Introduction to Marionette¶
If this sounds similar to Selenium/WebDriver then you’re correct! Marionette shares much of the same ethos and API as Selenium/WebDriver, with additional commands to interact with Gecko’s chrome interface. Its goal is to replicate what Selenium does for web content: to enable the tester to have the ability to send commands to remotely control a user agent.
How does it work?¶
Marionette consists of two parts: a server which takes requests and executes them in Gecko, and a client. The client sends commands to the server and the server executes the command inside the browser.
When would I use it?¶
If you want to perform UI tests with browser chrome or content, Marionette is the tool you’re looking for! You can use it to control either web content, or Firefox itself.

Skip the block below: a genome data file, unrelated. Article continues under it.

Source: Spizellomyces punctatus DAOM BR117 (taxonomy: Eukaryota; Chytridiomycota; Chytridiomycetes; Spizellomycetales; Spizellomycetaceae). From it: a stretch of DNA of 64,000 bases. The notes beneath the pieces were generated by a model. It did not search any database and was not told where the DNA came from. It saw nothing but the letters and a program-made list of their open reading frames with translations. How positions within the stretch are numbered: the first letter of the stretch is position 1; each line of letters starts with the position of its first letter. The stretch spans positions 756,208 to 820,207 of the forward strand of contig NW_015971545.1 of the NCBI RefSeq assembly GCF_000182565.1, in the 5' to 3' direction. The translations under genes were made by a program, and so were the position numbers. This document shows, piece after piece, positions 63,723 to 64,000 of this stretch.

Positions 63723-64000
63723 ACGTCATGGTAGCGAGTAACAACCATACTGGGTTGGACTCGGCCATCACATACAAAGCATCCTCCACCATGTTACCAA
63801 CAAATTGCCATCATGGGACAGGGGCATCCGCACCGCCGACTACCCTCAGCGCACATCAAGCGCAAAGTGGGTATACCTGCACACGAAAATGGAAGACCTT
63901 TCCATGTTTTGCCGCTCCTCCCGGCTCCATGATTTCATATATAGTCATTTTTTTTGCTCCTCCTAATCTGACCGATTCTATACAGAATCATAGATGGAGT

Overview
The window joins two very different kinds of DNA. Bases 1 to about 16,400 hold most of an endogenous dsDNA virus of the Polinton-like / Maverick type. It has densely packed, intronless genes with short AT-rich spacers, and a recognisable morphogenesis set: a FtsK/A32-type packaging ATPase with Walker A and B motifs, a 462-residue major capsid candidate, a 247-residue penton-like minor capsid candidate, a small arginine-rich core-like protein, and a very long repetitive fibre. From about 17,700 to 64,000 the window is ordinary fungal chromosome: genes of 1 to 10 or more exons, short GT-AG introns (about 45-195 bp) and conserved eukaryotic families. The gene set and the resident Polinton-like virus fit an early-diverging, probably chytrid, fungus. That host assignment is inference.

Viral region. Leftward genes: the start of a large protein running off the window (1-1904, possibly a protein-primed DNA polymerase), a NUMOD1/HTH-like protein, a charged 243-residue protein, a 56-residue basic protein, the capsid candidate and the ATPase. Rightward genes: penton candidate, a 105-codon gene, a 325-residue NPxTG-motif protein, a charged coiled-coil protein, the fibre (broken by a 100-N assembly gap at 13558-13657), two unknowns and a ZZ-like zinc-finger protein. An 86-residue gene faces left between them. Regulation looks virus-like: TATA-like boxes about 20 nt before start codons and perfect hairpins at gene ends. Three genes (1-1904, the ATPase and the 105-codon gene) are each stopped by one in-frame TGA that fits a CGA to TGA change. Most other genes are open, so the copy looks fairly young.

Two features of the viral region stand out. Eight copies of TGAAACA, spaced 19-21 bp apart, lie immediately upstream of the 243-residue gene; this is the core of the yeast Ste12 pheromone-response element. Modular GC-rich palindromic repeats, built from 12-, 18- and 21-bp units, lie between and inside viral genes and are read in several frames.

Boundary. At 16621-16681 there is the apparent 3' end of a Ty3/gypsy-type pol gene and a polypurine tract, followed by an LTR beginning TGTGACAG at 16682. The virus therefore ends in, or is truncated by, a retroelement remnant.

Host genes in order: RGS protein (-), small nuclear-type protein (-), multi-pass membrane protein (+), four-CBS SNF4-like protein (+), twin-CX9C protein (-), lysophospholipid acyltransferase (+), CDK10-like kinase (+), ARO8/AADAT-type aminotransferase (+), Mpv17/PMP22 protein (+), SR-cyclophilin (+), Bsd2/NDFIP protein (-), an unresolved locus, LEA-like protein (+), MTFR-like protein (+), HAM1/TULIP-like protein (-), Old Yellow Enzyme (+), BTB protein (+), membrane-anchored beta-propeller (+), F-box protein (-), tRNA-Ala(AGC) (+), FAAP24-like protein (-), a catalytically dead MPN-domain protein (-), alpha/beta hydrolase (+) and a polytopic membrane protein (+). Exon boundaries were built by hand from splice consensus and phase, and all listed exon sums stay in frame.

A test engineer would typically import the Marionette client package into their test framework, import the classes and use the class functions and methods to control the browser. After controlling the browser, Marionette can be used to return information about the state of the browser which can then be used to validate that the action was performed correctly.
Marionette combines a gecko component (the Marionette server) with an outside component (the Marionette client), which drives the tests. The Marionette server ships with Firefox, and to use it you will need to download a Marionette client or use the in-tree client.
- Download and setup the Python client for Marionette
- Run Tests with Python – How to run tests using the Python client
- You might want to experiment with using Marionette interactively at a Python command prompt
- Start writing and running tests
- Tips on debugging Marionette code
- Get a Build – Instructions on how to get a Marionette-enabled build of Firefox
- Download and setup the Marionette JS client
- Protocol definition